Escapril: Not From Your Perspective

Galloping, Galloping,
I run, I leap, I fall–
Terrible agony,
Such pain,
I guess it’s up for review.
Please save me!
I guess I’m dead then.
How I wish I could have lived,
Freely on a field,
With all the other horses,
Us all together,
But instead I was ridden
until i broke,
and they will be too.

How I Write Poetry

I recently got a lovely comment from someone, on my poem ‘Repeat’ (which you can find here) and she asked if I could write a blog post on how I write poetry. I’ve never really had any suggestions for posts before, so I got excited by this, but then I thought: wait, how do I write poetry?

I’ve never really considered this. I just write my poetry, without really thinking about it, so I didn’t know how to write this post. But I’ve been thinking and that isn’t necessarily true: I do think about it, it’s just so natural to me that I find it hard to understand how others might struggle with it. Obviously, I’m not that good at poetry, but writing it is definitely a hobby of mine. I write so much!

So, now I’m thinking about it, I thought I’d tell you in stages how I write it and how you could write it.

Stage one: The idea

This is about considering the idea of what I want to write. I never just write a poem based off of anything. It has to be personal to me. Often, it is inspired by things I see or situations I’m in, but it will always be personal. The less attached you are to a poem, the less attached readers will be too, at least, in my experience. For example, ‘Repeat’ is written about the judgement and examination you get in your life in general, but was triggered by me having exams. That made it something I could relate to and, hopefully, readers could relate to.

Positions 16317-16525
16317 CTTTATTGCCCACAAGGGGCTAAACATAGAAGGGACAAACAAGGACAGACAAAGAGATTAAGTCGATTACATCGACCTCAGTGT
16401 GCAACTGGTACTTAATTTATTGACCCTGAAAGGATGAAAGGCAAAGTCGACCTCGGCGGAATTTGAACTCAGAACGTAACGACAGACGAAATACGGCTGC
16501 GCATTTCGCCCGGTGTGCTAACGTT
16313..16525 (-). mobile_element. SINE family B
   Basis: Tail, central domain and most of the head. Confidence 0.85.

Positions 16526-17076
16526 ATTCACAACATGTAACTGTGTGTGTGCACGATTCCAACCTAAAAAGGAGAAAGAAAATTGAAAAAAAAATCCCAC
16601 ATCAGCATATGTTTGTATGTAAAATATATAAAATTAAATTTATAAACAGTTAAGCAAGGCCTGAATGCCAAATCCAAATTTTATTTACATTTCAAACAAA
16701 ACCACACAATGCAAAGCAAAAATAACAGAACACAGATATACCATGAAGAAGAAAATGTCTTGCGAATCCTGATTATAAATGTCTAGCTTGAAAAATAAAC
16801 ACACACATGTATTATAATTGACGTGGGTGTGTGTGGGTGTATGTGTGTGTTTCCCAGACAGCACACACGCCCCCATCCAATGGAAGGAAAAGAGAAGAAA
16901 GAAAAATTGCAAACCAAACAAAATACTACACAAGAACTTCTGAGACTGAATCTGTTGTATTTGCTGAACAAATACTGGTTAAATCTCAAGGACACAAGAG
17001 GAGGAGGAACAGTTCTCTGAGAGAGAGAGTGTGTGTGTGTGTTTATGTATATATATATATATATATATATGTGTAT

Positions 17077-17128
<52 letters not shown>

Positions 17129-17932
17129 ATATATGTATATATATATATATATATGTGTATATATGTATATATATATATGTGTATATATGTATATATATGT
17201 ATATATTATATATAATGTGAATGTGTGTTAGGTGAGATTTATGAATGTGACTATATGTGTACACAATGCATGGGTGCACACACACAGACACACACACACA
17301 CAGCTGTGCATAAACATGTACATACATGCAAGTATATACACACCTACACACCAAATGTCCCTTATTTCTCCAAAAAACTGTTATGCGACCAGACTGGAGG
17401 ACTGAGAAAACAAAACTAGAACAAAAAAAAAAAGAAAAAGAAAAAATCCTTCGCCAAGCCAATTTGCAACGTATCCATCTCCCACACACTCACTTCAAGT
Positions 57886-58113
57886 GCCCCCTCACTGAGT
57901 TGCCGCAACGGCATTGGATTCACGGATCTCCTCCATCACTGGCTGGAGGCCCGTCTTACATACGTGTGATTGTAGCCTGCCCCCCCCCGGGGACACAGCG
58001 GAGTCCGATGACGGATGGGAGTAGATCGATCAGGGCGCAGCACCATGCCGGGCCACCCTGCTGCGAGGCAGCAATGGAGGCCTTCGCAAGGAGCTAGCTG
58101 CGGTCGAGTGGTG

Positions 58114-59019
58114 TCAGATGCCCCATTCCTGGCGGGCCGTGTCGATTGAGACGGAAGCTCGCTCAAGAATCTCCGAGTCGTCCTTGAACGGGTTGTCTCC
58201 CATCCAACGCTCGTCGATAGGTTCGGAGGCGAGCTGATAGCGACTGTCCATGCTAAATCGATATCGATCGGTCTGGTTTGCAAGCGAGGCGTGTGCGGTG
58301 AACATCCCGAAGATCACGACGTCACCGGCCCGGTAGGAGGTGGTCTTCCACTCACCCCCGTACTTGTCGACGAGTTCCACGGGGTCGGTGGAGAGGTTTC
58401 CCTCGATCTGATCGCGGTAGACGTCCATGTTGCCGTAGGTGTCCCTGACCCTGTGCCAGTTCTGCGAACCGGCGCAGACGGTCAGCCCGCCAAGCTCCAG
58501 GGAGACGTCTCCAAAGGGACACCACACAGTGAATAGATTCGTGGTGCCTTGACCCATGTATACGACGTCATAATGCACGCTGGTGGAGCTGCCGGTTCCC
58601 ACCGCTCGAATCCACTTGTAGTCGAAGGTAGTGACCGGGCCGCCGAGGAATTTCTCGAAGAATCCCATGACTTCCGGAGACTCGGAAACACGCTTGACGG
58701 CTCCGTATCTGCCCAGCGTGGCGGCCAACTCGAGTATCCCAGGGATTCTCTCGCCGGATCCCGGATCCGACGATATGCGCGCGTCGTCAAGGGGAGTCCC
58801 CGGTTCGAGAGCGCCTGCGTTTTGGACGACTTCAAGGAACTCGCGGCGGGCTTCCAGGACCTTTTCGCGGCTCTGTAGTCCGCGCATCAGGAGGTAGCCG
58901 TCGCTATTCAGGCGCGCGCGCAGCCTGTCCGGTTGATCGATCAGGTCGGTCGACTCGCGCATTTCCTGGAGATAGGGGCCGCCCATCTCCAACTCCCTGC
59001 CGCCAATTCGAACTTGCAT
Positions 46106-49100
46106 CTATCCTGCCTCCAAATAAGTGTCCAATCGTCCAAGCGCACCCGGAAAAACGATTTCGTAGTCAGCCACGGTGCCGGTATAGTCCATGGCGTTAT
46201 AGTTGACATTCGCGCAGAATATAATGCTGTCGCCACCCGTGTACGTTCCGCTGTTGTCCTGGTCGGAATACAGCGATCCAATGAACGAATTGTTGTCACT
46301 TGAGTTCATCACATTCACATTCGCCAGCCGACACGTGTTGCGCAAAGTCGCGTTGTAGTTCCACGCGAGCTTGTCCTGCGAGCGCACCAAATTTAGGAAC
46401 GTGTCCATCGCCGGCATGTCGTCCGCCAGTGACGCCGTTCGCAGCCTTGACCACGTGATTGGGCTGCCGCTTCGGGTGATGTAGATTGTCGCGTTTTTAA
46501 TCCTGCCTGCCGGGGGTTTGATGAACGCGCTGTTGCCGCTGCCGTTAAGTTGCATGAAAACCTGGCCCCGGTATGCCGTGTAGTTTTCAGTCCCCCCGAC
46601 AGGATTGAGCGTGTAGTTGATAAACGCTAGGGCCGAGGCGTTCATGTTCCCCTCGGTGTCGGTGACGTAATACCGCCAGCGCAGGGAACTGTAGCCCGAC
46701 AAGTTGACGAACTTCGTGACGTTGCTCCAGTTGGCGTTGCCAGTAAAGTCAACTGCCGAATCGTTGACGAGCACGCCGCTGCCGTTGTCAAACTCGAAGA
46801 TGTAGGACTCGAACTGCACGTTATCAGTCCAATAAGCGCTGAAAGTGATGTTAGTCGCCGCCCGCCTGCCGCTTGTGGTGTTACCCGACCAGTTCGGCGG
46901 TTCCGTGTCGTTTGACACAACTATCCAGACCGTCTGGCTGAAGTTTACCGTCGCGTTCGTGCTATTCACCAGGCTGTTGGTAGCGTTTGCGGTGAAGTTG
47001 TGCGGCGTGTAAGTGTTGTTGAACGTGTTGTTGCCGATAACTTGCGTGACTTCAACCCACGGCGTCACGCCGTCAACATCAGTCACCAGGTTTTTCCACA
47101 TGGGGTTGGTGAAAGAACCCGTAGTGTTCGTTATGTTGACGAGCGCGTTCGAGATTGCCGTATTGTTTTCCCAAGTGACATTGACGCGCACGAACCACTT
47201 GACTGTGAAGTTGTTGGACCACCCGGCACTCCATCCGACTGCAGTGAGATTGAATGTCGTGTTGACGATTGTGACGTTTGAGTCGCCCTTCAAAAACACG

Stage two: Writing it

Usually, this is quick, once I get started, but the getting started can be hard because I sometimes don’t know to phrase it. Writing the poem, to me, is the part that requires hardly any thinking. I usually don’t rhyme my poems, but when I do, it’s generally unforced. You should only rhyme if you want to, not if you feel the need to. If you feel pressured to rhyme, your poem can come across as cold, instead of bubbling with the emotions you wanted to put into it.

I tend to use metaphors in quite a lot of my poems — and sometimes the entire poem will be a metaphor! I feel that, if you are uncertain about saying what you actually mean, metaphors are the way to go! They can express your emotions without causing too much heartache for you. 🙂

Stage three: Editing

I, personally, don’t edit! I know people are thinking “what?!?! you have to edit!” and I do edit my stories — but poetry is about getting your emotions across and I feel that editing takes away the raw emotions. This doesn’t mean that you shouldn’t edit; it’s a personal decision. A lot of people I know do edit.

If you decide to edit, make sure that the emotion you first put into it is still there. Don’t take out the emotion. That’s the most important thing. Only clear up the flow of the poem, not the feelings.

And… done!

I know my advice probably isn’t the best because I really don’t know how I write my poetry but someone wanted me to do a post on it so I did! I don’t want to let my followers down hehe…

Hope you liked this post,